Nearly everyday I get an e-mail or a text from Clint Hurdle, the manager of the Pittsburgh, Pirates.  I’m impressed by a Big League manager who takes time to send an encouraging message so he can make a positive difference in another’s life.  This one is just a celebration that baseball season is here.

The good news is, the opening day feeling can be present in a lot of areas in our lives.

THE SPIRIT OF OPENING DAY

Today you’ll dig in the closet for your glove and snap a ball into it while sipping your morning coffee.

Today you’ll drive to work and admonish yourself to “keep your head down” and your eye on the road.

Today your team will be in first and planning to stay there.  Today you’ll wonder about developing and selling tobacco-flavored toothpaste, as you spit into the sink.

Today you’ll still be able to turn the double play.

Today you’ll end your contract holdout.

Today you won’t lose a business deal in the sun.  Today you’ll find yourself rotating your arm around your head to stretch the shoulder and keep it loose.

Today sunflower seeds strangely find their way into your back pocket.

Today you’ll think of wearing a black suit to match the eye black.

Today you’ll have the steal sign.

Today you slip up in a meeting and mention “our sales team vs. lefties.” Today as the toast comes out of the toaster, you’ll still remember how to execute a perfect “pop-up” slide.

Today a hot dog and peanuts for lunch will sound about right.

Today you tell a co-worker to “get loose.”

Today the only strike you’ll know about is above the knees and below the armpits.

Today you’ll wear your jacket only on your pitching arm.  Today you’ll buy two packs of gum and stuff them in the side of your mouth to look like a player.

Today, during lunch, you’ll wonder why Coke doesn’t come in a wood can.

Today you’ll scratch yourself and spit for no apparent reason.

Today you’ll wonder why stirrup socks never caught on as a fashion rage.

Today you’ll be the rookie looking to make it big.

Today you’ll be the wily vet with just a little something left.

Today you’ll look for the AM dial on your radio.

Today mom’s watching.

Today dad’s in the backyard with his glove.

Today will be hopeful.

Today it’ll still be a kids’ game.

Today you’ll be a kid.

 

Today is Opening Day !

Greg Shea

 

A Hero’s Tribute

Ernie BanksDad 2Here are the two heroes from the second inning in the book Welcome to the Big Leagues.

My dad finished like a hero–faithful to the very end. The week before he died I was with him and heard a passionate prayer of blessing for my brother and me, our wives and our children.

Ernie Banks, Darrel’s hero, has lived a life that has made a difference in others lives. I had the TV on when the Medal of Freedom awards were presented. I’d love to give Ernie one of our books. If anyone knows where I can send it to him, please let me know.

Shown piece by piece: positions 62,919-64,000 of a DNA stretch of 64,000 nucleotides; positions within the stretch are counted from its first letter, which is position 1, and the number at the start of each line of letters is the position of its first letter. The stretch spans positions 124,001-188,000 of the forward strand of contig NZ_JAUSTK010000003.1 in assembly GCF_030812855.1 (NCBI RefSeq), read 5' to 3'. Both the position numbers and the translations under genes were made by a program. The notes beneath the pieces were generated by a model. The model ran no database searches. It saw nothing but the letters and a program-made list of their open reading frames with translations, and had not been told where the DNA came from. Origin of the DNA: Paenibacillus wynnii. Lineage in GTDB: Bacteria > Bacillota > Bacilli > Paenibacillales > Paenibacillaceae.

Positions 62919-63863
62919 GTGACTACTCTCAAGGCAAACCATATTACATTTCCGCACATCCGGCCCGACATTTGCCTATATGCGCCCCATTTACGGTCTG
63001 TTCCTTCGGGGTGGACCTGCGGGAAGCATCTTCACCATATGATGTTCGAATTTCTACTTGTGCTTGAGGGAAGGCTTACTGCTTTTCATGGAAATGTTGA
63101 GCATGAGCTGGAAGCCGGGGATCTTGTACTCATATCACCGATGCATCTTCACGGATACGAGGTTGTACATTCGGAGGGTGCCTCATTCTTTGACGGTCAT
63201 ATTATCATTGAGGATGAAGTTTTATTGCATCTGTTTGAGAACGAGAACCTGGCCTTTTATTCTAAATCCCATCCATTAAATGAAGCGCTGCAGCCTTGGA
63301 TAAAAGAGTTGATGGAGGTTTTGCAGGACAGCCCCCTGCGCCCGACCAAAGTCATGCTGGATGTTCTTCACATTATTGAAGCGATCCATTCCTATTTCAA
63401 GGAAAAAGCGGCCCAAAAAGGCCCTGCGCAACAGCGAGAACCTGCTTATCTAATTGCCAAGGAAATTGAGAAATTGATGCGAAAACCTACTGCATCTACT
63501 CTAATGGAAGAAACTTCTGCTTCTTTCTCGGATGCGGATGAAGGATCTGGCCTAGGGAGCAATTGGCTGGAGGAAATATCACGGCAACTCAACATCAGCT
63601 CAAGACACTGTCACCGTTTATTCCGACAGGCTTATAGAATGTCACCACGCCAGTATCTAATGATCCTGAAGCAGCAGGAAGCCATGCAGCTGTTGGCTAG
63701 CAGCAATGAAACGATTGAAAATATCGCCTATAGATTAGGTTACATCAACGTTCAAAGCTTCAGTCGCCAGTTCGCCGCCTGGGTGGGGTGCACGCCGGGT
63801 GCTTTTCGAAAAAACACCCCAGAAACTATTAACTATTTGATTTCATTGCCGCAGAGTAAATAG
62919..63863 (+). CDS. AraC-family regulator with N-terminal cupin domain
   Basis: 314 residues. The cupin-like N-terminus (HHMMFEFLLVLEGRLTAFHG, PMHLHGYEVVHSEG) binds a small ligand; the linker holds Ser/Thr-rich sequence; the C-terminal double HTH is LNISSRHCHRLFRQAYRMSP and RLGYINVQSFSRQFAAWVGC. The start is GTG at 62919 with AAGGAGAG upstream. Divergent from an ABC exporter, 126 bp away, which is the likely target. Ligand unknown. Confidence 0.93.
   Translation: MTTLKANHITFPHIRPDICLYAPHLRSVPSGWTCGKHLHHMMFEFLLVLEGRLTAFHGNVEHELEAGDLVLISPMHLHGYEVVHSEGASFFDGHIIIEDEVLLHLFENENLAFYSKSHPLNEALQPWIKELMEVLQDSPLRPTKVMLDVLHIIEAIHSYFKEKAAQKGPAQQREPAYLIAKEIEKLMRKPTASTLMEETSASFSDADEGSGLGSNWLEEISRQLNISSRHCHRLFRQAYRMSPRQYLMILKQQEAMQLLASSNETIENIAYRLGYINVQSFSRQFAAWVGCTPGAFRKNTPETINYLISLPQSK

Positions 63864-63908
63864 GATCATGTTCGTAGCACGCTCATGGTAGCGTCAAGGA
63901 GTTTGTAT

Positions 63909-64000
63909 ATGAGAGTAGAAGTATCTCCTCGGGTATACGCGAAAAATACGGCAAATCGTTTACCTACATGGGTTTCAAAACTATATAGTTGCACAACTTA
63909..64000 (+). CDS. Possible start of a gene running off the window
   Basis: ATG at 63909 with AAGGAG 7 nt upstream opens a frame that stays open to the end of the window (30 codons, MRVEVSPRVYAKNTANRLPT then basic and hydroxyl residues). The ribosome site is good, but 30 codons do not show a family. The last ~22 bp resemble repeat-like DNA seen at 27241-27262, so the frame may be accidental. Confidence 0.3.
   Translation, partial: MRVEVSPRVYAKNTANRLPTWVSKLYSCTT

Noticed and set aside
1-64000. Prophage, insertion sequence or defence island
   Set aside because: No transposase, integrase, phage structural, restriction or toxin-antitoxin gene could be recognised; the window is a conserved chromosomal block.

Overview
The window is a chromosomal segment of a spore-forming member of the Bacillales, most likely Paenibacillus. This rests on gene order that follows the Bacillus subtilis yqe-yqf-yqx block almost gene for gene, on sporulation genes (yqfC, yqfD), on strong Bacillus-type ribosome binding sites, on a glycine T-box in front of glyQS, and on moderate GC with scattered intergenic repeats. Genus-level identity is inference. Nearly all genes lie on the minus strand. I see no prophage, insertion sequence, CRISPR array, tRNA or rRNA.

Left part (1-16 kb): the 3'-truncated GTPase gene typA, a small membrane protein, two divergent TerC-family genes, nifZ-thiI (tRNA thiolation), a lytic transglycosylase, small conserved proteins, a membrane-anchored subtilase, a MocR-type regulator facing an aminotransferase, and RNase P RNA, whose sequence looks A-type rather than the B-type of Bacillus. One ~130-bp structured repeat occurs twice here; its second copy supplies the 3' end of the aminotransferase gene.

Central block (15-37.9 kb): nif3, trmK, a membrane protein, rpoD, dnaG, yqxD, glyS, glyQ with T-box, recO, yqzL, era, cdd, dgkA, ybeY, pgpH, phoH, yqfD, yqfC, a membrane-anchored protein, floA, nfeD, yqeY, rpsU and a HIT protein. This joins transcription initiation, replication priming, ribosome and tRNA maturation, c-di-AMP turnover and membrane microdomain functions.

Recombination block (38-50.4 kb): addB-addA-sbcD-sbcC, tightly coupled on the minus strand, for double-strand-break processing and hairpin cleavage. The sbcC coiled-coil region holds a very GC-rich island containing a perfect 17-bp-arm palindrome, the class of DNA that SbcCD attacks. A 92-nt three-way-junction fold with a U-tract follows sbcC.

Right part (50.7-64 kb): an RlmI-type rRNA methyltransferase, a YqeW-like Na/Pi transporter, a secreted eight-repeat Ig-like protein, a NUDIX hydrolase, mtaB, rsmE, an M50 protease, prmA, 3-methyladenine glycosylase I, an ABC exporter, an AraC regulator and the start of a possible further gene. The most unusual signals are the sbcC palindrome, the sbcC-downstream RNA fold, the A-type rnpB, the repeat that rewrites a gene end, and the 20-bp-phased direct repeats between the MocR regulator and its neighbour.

The few heroes honored in recent blog posts had a few things in common. They faced very challenging circumstances, they gave their best and their actions affected the future. Every man should strive to attain those traits! With God’s help, every man can be a hero.

PLEASE READ:  A must read book for every father, mentor, coach, pastor, teacher is The Blessing by Gary Smalley and John Trent. “God”s covenant of blessing was originally made with and was passed directly through one family’s offspring. Abraham’s descendent received the blessing God had promised him (Genesis 12:2, 3). This was true generation after generation right up until the birth of the Messiah (Matthew 1:2-16). In contrast, because of what Jesus did for all people, now every family and each family member can experience a blessing through God’s son. This blessing can then be passed on to others by introducing them to Christ.” (p 25)

When you lead your children to God’s favor and grace it is the beginning of a blessed life.  That is not to be confused with an easy life.  Now you have the opportunity to speak words of blessing that let them know they have a future, a hope and that his/her life matters.  That is where they find the strength to succeed when faced with major challenges.

To guarantee that this process would transform and impact a life, God hardwired into each person the need to hear a blessing.  It is like metal and a magnet—they come together.

Every man needs a hero. Every man can be a hero.

Practice! Practice!! Practice!!!

Team Practice and conditioningWelcome to the Big Leagues–Every Man’s Journey to Significance is a book to give you a mental, emotional and spiritual workout.  Practice the subjects of each inning/chapter and let them influence your life.  My vision is for this book to be transformational in your life like the experiences were in Darrel’s and my life.  Below, and in the following posts, I suggest actions that will maximize your Welcome to the Big Leagues experience.  You will be in better shape and more skilled when you use the book and you will know, your are in the Big Leagues.

OPEN FOR INTERPRETATION

Welcome to the Big Leagues comes alive to readers in different ways, depending on their situations in life and what God is teaching through the stories and Scriptures.  If this book were a painting is would be “impressionistic.”  It is not a fill in the blanks; get the correct answer, Bible study.   The reader can expect to “come to bat” and have a meaningful experience each time he picks up the book.

GETTING INTO THE BOOK AND GETTING THEBOOK INTO YOU

  • Read an Inning (a Chapter with two halves).  Enjoy the stories.  Jesus told stories.  It is a great method of learning and teaching.
  • Consider where and how your life experiences fit or not fit with the story.
  • Let the light of a Scripture shine on both the story and your life.  There are verses at the beginning of each “Half Inning” and embedded in the story.  It would be great if you searched the Scriptures and brought them to speak to the people in the group.